Musicians have studio time in which they polish and record their music. Each track is laid down separately and the best is chosen to be blended together into the final song. It is long exhausting work. I have my studio time in writing where I edit and rewrork a story until it shines exactly the way that I want it to.

Musicians also have live performances. They show up on stage with a play list and let it happen. They don’t get there without a lot of practice and knowing their craft, but once they start, anything can happen. Writers need that equivalent kind of space. It isn’t an excuse to be sloppy, but rather a chance to have less distance between them and their audience. Blogs and quick stories posted on challenge web sites are the live performances for writers. It isn’t extemporaneous, but it is raw. There are more opportunities to make mistakes, or wonderful discoveries.

This web site will be a vehicle for you to access some of the final work that came from years of obsessing over a single story, but it will also be a chance to read work that was written quickly for a certain situation in response to a particular challege.

So, having made you read three hundred words to get here. I should show you what I mean by a piece that was written ‘live’. This story was written because the challenge was to write a story about a hole.


The Vacant Lot

The pit in the vacant lot was blocked off with steel fencing and yellow police tape. Frankie could just see a small patch of the bottom of the hole. It was muddy. Even with all the police and rescue people that had been down there there were no footprints. Just the mud that covered everything and everyone that had come out of the pit.

The vacant lot had been their playground. Sure, the grass was mostly weeds and anthills and the broken brick and concrete made their baseball games potentially lethal, but there was no other place for them to play. The sere grass and dust were the essence of summer for the gang.

Frankie had always lived on the street with the vacant lot. Ralph and Chrissy had moved in so long ago that he couldn’t remember them not being there, though he could remember the big truck parked in front of their house. Others in the gang came and went as their parents’ fortunes ebbed and flowed. They weren’t so much a gang as driftwood cast on the beach of lost jobs and messy divorces.

It started changing when Joseph moved in with his parents. They both had jobs, they were still in love with each other. Joseph stayed Joseph, not Joe. A contractor’s trailer pulled up in front of his house and workmen carried tools and lumber into the house. A few months later they carried their tools and paychecks out. Frankie’s ma was curious about what they’d done, but no one was ever invited in.

Chelsea’s parents had their house gutted and rebuilt before the moving trucks arrived with endless amounts of furniture and boxes. A couple of the neighbours went by with pies, but they weren’t let into the house.

Frankie thought of the little apartment he and his ma lived in. He could count all the furniture they owned on his two hands. The Feingardens upstairs didn’t have much more. He knew because Mr. Feingarden invited Frankie up to watch baseball on an ancient television. Frankie would much rather play baseball than watch, but Mrs. Feingarden made amazing cookies.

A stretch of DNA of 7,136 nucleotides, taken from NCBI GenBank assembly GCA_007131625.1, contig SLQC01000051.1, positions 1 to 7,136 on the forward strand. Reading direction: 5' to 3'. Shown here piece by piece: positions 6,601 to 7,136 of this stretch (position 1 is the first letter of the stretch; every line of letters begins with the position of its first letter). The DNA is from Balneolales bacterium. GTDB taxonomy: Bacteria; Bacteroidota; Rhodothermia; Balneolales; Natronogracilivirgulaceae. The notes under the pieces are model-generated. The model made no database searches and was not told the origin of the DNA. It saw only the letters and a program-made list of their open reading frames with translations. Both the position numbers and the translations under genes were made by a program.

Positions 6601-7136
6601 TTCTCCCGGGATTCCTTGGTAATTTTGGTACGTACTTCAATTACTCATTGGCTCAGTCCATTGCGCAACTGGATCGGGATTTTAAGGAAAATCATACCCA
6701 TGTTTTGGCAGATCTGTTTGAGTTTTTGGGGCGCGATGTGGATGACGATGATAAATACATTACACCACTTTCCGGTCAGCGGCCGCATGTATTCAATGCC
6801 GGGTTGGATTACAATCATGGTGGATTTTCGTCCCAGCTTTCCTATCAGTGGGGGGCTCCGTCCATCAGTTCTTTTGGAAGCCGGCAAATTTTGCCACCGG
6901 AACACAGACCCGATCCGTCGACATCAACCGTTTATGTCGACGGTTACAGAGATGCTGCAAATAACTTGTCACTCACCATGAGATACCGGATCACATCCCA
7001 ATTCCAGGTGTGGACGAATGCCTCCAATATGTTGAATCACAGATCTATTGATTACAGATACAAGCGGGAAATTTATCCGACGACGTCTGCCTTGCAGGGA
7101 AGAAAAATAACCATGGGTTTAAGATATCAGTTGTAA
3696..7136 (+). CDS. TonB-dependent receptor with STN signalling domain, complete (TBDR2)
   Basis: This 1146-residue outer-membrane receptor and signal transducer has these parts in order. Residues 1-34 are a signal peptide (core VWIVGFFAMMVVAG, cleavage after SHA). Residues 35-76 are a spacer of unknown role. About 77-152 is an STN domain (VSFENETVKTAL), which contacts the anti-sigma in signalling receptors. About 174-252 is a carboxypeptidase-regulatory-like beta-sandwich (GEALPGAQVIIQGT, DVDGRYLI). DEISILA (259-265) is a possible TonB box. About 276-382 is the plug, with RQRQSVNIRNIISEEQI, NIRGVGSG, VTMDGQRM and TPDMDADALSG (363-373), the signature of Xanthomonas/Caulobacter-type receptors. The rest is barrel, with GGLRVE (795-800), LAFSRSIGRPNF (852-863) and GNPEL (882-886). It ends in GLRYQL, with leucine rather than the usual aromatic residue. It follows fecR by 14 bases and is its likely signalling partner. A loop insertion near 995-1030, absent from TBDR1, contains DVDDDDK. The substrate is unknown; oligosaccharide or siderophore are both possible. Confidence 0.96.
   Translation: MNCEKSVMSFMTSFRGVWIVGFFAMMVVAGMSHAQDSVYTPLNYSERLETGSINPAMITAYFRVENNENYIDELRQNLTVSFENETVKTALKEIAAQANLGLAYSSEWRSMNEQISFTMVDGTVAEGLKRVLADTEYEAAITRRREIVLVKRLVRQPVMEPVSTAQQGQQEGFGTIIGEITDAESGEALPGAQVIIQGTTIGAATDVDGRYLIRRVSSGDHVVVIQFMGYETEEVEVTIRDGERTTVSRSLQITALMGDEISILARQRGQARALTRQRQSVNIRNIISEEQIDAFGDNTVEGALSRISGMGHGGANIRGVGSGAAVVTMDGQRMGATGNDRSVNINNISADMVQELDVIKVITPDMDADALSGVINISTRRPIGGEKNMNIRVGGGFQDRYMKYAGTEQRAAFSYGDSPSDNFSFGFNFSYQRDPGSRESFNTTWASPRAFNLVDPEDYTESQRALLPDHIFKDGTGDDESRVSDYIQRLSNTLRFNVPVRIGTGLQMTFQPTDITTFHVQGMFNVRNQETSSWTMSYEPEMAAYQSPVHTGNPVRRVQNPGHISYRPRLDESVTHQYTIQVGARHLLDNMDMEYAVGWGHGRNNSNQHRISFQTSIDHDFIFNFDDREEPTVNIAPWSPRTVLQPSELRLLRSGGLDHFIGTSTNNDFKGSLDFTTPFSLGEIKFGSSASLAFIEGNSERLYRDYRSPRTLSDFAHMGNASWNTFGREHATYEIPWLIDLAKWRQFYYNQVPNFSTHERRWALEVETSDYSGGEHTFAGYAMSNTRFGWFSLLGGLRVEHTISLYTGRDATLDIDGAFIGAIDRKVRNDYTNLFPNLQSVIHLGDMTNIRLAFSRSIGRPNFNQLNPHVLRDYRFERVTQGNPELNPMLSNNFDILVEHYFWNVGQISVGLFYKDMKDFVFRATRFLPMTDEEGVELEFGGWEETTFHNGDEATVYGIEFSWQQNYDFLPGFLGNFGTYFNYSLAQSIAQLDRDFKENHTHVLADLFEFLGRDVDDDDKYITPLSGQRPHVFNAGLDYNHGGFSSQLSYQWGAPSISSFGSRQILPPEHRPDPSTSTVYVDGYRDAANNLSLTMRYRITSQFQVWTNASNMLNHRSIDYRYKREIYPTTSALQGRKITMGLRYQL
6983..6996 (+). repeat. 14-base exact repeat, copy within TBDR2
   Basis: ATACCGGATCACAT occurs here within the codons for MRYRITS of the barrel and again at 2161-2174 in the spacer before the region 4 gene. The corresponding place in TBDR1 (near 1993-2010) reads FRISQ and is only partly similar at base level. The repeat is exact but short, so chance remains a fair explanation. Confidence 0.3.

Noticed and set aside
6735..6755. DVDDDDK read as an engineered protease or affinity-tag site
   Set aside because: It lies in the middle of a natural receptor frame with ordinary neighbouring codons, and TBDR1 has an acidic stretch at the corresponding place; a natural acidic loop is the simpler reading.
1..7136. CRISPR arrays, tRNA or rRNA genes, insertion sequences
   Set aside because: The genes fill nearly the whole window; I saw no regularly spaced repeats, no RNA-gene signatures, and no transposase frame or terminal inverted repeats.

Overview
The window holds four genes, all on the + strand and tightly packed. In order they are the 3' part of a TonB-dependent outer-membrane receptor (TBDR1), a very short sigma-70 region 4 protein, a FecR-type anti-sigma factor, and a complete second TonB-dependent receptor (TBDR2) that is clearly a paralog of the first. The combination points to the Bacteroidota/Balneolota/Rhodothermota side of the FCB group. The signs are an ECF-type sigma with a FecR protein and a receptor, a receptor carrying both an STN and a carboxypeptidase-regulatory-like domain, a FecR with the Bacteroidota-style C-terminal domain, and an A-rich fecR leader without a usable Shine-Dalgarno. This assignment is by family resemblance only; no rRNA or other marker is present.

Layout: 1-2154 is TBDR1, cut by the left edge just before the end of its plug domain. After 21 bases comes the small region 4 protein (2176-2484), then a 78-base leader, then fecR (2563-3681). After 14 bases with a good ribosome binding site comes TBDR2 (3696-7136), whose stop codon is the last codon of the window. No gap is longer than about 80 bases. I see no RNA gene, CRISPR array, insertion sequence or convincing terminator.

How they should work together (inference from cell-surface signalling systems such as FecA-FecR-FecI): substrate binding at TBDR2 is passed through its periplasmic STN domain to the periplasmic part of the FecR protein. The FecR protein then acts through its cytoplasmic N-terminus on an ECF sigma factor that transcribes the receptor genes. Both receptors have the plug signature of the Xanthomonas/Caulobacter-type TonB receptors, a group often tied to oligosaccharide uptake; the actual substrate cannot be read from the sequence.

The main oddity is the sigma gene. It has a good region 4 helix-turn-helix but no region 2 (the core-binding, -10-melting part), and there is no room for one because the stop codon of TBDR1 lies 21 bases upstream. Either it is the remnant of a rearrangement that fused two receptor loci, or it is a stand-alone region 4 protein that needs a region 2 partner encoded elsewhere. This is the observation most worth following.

Once the changes started, they just kept coming faster. One by one members of the gang vanished as homes and apartment buildings were sold and made into fancy houses. By the time Fall came and school started it was only Frankie, Ralph and Chrissy.

School was OK, Frankie thought. His ma always kept on him about how he needed an education to get anywhere in life. Problem was that Frankie couldn’t think of anywhere else he’d want to go. He went to class and did his homework because it made his ma happy, and life was just easier when Ma was happy.

This year it was different, just like everything in the neighbourhood. There were a bunch of new kids, but they didn’t act like new kids. There was no shyness or wondering how to fit in. They wore new clothes and carried new pencils and books. They only talked to each other too. By the time the bell rang at the end of the day, Frankie was feeling like he was the new kid. He met Ralph at the doors and watched as shiny new cars came and collected the new kids.

“It ain’t right” Ralph said. “Chrissy went to talk to that girl who moved in next door and the girl laughed at her. Chrissy’s been sniffling all day.”

“We’re like new kids in our own school,” Frankie said, “Everything’s changed while we weren’t looking.”

“I never thought I’d live anywhere else,” Ralph said, “but there’s a ‘For Sale’ sign on our lawn.”

Frankie didn’t say anything. Chrissy came out as the last sleek vehicle glided away from the curb.

“I hate them,” she said, “I hope Dad sells the house soon and we can leave.”

“But then we’ll be new kids in a new school,” Ralph said.

“It won’t be any worse than this,” she said and ran down the steps and away toward her home. Ralph picked up her books and headed off after her.

“Get on home, Frankie,” Mr. Colomb said, “I’m locking up now.” He pulled a key from the huge bunch that he carried and twisted it in the lock.

Frankie shrugged and headed home. He walked on past his apartment to see if there really was a ‘For Sale’ sign on Ralph’s house. There was. He kicked at it until it fell down on the uncut grass.

“Hey there!” Ralph’s dad yelled from the porch. “You stop that.”

“Why do you have to move anyway?” Frankie said. “Isn’t this place good enough for you?”